WHISKEY WOES

x`
SHORT STORY Oct. 12, 2020

It sits on the counter, half-full, half-empty, begging me to open my mouth and consume its brown contents.

“Chapa hiyo shot.” The inner me, also begging.

It seems like they are in a weird correlation.

I will not give in. I promised, did I not?

I rise, steadily, considering, almost breaking. I hold it by the neck. I scrutinize it.

Reserve 7.

 Rare Whiskey.

 A blend of Indian Malts and select Indian Grain Spirits.

42.8%.

Net contents: 750ml.

That means, more than 325ml remaining.

My eyes are lingering, my throat already full of saliva, anticipating the bitter taste.

I close them, my eyes, to stop them from lingering. My throat, I swallow the saliva.

I will not give in. I promised, did I not?

I open my eyes.

My hands are still holding it by the neck, and then my legs, carrying me.

The door to the bathroom/toilet is unlocked. I enter.

The toilet seat cover is up. I am not one to put it down every second. Maybe I should be. Hygiene is important.

I have no time for that right now. I am still holding it by the neck, and with eyes wide open, I unscrew the top.

The sound whiskey makes being poured down the drain. Hurts when it hits the bowl, hurts when it turns the toilet bowl water brown, hurts when the bottle is empty.

I did not give in. I promised, and for once I kept my promise.

I try to smile, or cry, or feel anything besides the emptiness of the bottle and the emptiness of my soul.

“Unado?” I find myself texting Ogembo.

I need him.  I hope he needs me too.

“Hakuna.”

He does. He does need me.

“Nakam hivyo.”

******

Ogembo is not very good at talking. Perhaps that’s why I always need him. I am not good at talking either. I am good at drinking whiskey though, but I will not give in. I promised, did I not?

“That was fun,” I say.

Ogembo, stark naked and now not hard, just nods.

“Unamind nikiasha?”

He is referring to the stuffed blunt next to him. I also nod. I know the green sin keeps him happy, just like the brown liquid did me.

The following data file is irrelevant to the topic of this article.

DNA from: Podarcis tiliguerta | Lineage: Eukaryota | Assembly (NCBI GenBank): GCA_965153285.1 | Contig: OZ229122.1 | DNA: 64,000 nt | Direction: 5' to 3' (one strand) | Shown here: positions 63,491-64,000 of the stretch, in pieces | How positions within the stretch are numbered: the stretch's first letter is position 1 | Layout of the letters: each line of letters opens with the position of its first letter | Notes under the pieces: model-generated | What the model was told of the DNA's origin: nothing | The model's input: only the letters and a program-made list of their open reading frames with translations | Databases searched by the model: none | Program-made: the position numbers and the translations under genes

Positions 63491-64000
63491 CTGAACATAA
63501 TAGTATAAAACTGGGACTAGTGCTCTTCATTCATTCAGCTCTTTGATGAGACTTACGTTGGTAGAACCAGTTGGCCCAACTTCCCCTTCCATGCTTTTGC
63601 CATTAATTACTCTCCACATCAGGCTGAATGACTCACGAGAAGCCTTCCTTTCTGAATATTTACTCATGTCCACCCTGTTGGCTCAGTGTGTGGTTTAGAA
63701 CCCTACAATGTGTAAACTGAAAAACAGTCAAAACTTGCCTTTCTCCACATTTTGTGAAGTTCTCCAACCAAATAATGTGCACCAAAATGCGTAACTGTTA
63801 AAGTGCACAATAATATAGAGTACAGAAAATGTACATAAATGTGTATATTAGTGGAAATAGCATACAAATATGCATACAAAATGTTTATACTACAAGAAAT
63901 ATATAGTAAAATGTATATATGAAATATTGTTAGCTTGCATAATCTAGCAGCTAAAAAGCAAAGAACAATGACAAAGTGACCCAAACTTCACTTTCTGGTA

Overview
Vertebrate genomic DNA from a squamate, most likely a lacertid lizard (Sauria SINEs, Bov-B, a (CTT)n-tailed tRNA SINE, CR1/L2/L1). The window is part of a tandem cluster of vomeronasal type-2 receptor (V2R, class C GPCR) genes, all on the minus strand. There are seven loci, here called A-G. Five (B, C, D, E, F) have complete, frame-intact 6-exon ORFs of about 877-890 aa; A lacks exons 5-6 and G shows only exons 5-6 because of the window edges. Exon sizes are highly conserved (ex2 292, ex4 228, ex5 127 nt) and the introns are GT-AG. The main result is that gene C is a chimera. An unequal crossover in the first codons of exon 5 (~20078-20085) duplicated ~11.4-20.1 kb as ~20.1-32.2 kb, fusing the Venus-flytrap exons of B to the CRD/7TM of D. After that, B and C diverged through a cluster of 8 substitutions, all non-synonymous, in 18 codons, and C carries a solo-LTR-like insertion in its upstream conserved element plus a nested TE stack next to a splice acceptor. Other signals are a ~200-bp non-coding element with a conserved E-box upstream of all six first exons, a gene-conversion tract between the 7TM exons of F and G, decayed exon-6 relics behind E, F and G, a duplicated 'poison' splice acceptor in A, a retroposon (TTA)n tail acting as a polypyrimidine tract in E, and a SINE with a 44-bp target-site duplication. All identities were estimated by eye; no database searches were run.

The smell of weed, filling the house.

“Nimeacha Pombe,” I say.

Ogembo, another puff in, smoke out, eyes not turning red. He does not look at me. He rarely looks at me.

“For real nimeacha. Hadi leo nilimwaga hiyo nilibuy jana.”

Ogembo, still paying mind only to his green sin. It does not stop me.

“I think pia wewe Inafaa uache bhangi.”

He now looks at me. How red his eyes are.

“Acha ufala. Pia wewe unajua huwezi acha Pombe.”

The sound the heart makes when it breaks; I can hear it, I can touch it, I can almost live in it.

The disappointment.

I turn away from him, put on my panties, then my bra, then my T-shirt, and finally my trousers. All the while, the sound of my breaking heart, echoing, deafening.

If I was drunk, it would not be this loud.

But I will not give in. I promised, did I not?

“Babes, uko?” I text my best friend. Yes, whiskey is not my only friend, even though sometimes it feels like it is.

“Kwa nyumba” she says.

“Nakam.”

 

******

Terry is very good at talking. Perhaps that’s why I always need her. I am not very good at talking and they say opposites attract right?

“Lee ameniboo leo.” She says.